18.6.13

The hello year...



I was talking to a dear friend recently about her upcoming move.  After we hung up, I started thinking about all the moves, all the goodbye's we've said in the past three years.  I think that's part of why this move has been a difficult one for me, because I'm still missing two places.  Just as soon as I had gotten my feet under me in Atlanta, it was time to go again.


But- there are no goodbyes on the horizon anymore, at least as far as we can see.


My sense of who I am as a person is so deeply connected to place.  Leaving the South, where I'd lived most of my life, where so many important things happened to me, felt like losing a part of myself.

But slowly, slowly, I'm making new connections in this new place.  I realized this as I dropped the kids off for their various camps this morning (moment of reverence for the wonderfulness of your car gradually emptying from five children to one).


First stop was Marley's new school, where she gets to go to kindercamp for the next two weeks and have a little taste of what she'll be doing in the fall.  We saw old friends from preschool.  We know people now.  That exhausting feeling of introducing and explaining yourself every minute of every day is gone.


Then it was down Bay street to the beach, where the boys and their neighborhood friends have beach baseball camp this week.  The ocean was so blue, and the streets were so quiet.  I'm learning that when you live in a tourist town, quiet is special, and you soak it in.  I smiled to think that we get to live in a place where people come on vacation.


Then Eleanor and I drove home to our cows and our view of the bay.  We just had a quiet morning around the house, and I thought back over the past year and all the new things we've done and seen.  I had the sense that we made it through the hardest part- the goodbye's and the hello's.

Now we can just be.

7 comments:

Kathleen said...

very well put . . . Strange to think of a place as being a possible forever home, after making every place home for now, knowing it probably won't be for always. Hard to be new, and hard to be leaving. . . glad you're starting to feel a nitch.

Cindy said...

Sigh...still hard sometimes though!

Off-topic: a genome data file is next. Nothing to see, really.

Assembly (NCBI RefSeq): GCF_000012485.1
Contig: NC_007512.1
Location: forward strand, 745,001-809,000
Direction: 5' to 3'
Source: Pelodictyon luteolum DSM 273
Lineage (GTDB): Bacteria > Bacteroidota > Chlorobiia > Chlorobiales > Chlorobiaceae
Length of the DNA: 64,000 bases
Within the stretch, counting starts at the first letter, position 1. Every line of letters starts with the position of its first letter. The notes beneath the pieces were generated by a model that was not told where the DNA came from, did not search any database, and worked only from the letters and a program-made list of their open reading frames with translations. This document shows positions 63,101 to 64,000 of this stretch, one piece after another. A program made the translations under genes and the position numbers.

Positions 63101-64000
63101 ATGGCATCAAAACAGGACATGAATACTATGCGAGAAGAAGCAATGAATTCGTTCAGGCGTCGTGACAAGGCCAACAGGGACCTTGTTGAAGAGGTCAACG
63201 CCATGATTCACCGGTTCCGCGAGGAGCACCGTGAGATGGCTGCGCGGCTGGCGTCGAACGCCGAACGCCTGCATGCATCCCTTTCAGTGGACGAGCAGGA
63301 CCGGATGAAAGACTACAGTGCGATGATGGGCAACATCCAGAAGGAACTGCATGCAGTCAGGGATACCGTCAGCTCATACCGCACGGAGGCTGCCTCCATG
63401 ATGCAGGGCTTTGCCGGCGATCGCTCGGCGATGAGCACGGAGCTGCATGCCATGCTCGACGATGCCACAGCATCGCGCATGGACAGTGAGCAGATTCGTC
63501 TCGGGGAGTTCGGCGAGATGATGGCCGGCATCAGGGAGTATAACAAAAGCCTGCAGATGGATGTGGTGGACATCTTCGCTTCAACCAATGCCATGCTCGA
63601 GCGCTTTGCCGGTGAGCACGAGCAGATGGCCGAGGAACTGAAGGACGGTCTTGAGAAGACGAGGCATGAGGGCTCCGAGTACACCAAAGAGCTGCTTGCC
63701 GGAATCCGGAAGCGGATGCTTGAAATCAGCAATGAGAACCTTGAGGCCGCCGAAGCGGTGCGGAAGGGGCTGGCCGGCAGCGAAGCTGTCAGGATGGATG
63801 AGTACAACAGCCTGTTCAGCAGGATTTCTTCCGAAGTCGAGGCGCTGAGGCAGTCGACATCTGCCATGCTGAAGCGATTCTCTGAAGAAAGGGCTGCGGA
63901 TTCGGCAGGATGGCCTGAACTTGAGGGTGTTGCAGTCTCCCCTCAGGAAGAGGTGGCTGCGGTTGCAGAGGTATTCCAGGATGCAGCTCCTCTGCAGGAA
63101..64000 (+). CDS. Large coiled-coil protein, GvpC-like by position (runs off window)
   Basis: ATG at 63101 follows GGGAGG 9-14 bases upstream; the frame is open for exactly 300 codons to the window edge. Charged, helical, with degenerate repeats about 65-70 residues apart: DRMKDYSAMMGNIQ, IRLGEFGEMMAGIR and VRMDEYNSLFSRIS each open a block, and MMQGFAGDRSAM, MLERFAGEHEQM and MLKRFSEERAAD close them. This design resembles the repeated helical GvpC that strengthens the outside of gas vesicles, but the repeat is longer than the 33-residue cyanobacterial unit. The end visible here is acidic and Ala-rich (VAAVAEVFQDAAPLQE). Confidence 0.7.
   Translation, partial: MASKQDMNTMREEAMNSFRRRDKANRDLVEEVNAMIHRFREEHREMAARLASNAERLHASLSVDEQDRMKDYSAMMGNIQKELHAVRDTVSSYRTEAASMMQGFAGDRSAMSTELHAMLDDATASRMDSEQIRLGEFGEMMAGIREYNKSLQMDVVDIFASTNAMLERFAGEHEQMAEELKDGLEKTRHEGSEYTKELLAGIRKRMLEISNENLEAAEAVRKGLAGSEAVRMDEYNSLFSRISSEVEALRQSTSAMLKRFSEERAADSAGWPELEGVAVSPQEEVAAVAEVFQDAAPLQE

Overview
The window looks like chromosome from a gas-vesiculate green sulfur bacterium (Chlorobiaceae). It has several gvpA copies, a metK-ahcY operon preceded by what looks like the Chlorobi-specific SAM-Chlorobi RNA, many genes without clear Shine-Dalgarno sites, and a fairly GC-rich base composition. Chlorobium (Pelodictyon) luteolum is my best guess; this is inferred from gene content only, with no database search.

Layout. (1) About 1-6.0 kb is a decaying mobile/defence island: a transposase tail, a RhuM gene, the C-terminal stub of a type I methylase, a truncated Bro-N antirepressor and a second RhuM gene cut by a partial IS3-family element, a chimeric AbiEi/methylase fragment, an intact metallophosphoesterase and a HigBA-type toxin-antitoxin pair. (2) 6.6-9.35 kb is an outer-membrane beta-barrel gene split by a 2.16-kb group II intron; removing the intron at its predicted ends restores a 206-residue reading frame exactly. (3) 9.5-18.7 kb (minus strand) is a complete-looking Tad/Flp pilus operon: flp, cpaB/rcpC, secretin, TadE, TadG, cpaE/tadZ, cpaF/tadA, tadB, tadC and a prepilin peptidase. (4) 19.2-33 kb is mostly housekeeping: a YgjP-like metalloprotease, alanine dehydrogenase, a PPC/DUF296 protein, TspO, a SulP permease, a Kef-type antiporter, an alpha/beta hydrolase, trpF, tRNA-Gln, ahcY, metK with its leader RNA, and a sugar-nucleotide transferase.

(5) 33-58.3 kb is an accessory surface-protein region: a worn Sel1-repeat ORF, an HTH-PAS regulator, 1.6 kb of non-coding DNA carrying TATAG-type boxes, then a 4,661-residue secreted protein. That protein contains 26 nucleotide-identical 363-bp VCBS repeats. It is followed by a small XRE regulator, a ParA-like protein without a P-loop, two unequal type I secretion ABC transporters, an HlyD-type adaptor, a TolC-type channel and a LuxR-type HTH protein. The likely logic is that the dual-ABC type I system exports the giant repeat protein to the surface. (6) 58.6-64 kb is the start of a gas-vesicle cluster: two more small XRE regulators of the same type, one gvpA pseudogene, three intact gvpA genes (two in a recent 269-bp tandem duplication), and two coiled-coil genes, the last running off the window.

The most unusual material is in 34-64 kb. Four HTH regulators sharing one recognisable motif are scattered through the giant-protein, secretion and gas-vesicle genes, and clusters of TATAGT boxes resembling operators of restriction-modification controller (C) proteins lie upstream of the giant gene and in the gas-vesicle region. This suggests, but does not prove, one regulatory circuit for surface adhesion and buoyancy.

Lindsay said...

'We know people now'...

I was thinking about this recently. In the mothers room with TK one Sunday, there were several other women in there from a different ward. We had seen each other in there enough times that we had already been through the 'whereareyoufrom, whatbringsyoutodurham, howmanykidsdoyouhave conversations, but I obviously still had no idea 'who' they really were (couldn't even remember their names). And, I realized that /that/ will be my entire year next year. Just strangers turning into familiar faces with limited stories behind them... I felt exhausted (maybe my introverted side coming out?) thinking about trying to remember so many new people all at once (remember how remembering details of peoples' lives is not exactly one of my fortes:)), and knowing that I won't have a group of women around the corner in another room that feel so comfortable.

Wish there was an easy way to do it - but, for you, maybe the consolation comes in hoping that you never have to do it again?

DNCBulldawg said...

Katie, I found another blogger, The American Resident, who has been writing about this old topic from a personal perspective of saying goodbye to her husband for a short trip: "... goodbyes are the Little Grief. There is that wicked piece of knowledge that this goodbye is a hint of the future when the goodbye will be permanent—or worse, that this could be the last goodbye." Please read the whole entry to appreciate nuances.

Despite her lacking a Christian theology of Resurrection, her idea is on target. All of our goodbyes prepare us for the Final One, Death, with which we must all reconcile -- about ourselves! You have been experiencing authentic grief, and it won't be the last.

Her strategy, Positive Thinking, works for a time but only in time. Henri Nouwen, however, in his book, "Our Greatest Gift," reminds Christians that to face our own death with the hope of Resurrection is our greatest gift, our witness, our testimony to the Truth of the Gospel into which we aspire to live our daily, ordinary lives.

Here's the link to the secular response to a common human feeling:

http://www.theamericanresident.com/2013/05/the-little-grief/

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Amy and Clark said...

The moving and changing and meeting new people is such a toll both physically and emotionally. But I'm glad you're feeling settled. Your new home looks lovely--cows and the bay? Just lovely!

cumyprincess said...

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